Afridi’s googly: How would India react if Dhoni professed love for Pakistan?

Published March 16, 2016
Maybe Afridi, who is almost at the end of his career, actually spoke the truth? And, why should it be surprising?  — AFP
Maybe Afridi, who is almost at the end of his career, actually spoke the truth? And, why should it be surprising? — AFP

Was it a googly or did Afridi hit his own wicket?

“We get more love from Indian fans than at home,” he announced diplomatically or not.

The Indians were left wondering if they should run for cover because wasn’t this the same Afridi who had once accused them of not being big-hearted?

Also read: Fan saves the day after Afridi is unable to pay for meal at Auckland airport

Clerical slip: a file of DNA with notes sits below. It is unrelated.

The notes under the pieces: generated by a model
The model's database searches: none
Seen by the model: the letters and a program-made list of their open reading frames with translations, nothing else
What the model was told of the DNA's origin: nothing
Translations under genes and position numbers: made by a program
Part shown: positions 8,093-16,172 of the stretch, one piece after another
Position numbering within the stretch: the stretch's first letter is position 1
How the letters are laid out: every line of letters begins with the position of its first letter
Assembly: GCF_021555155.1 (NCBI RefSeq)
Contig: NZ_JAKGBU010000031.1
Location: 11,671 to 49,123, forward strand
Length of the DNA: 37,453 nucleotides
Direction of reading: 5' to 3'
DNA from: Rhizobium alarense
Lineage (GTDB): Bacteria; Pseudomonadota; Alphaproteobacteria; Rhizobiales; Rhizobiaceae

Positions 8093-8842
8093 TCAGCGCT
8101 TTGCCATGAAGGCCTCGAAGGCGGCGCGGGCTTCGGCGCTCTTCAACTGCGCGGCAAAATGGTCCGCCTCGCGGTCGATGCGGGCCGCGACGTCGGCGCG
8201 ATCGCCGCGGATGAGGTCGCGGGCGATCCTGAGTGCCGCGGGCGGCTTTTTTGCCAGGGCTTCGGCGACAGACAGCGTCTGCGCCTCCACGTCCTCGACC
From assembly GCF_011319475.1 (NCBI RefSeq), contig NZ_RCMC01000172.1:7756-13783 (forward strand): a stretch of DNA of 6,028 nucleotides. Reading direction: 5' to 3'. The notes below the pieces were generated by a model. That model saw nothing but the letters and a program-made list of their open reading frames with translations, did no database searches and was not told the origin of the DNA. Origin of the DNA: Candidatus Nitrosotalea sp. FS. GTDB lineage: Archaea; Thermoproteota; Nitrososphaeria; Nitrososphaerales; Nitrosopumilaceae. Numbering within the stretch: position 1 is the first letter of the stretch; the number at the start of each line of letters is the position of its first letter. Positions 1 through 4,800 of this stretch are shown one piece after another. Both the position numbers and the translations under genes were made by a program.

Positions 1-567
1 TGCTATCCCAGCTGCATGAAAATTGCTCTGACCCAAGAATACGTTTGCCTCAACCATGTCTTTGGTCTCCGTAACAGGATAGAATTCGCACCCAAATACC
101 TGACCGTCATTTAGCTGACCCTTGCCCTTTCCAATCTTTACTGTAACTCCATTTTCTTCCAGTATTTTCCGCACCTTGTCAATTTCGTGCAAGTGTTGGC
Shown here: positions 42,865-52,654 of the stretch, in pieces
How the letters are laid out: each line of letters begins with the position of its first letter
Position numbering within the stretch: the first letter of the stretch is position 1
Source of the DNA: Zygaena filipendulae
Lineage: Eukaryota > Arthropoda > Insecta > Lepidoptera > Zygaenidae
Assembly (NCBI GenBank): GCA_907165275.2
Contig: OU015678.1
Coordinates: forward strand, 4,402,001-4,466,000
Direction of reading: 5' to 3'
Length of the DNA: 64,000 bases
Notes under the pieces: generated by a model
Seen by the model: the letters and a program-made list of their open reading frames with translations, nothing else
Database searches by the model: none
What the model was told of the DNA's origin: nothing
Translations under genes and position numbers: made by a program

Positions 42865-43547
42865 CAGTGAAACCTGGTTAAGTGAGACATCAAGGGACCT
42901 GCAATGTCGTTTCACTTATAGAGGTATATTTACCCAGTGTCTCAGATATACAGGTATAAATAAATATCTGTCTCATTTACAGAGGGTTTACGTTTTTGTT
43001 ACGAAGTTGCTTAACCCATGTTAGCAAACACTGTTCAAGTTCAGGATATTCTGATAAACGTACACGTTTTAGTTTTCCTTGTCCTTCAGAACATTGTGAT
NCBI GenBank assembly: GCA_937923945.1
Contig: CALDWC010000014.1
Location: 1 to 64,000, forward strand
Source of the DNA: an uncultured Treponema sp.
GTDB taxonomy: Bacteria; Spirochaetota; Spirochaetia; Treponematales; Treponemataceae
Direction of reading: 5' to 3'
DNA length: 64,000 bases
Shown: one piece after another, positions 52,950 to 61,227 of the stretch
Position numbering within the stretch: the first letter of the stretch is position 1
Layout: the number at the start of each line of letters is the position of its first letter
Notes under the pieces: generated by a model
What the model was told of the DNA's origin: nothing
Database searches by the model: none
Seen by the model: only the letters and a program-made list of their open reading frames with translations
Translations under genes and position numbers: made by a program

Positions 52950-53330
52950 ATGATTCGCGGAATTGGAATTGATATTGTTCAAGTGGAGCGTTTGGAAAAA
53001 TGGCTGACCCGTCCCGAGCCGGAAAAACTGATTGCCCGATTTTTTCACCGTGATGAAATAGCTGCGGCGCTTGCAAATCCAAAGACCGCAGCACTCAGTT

Javed Miandad roared, calling it a crying shame and perhaps just stopped short of asking Afridi to become Adnan Sami’s new neighbour. But even Miandad’s sharp mind may have under-estimated Afridi’s most recent flip-flop.

Former Indian captain Sunil Gavaskar, though, seems to think it’s a masterstroke, to temper down the hostility of the hysterical sub-continental fans ahead of the big clash on the 19th.

To be honest, animosity is not how I would describe the atmosphere in most Indo-Pak matches. Instead, both countries wearing their patriotism on their sleeves bellow emotions that are a mix of ego, prestige and joy.

I have lost my voice shouting during an India-Pak World Cup match, but it was more for India to win than for Pakistan to lose.

Explore: Should there be no Indian cricket fans in Pakistan?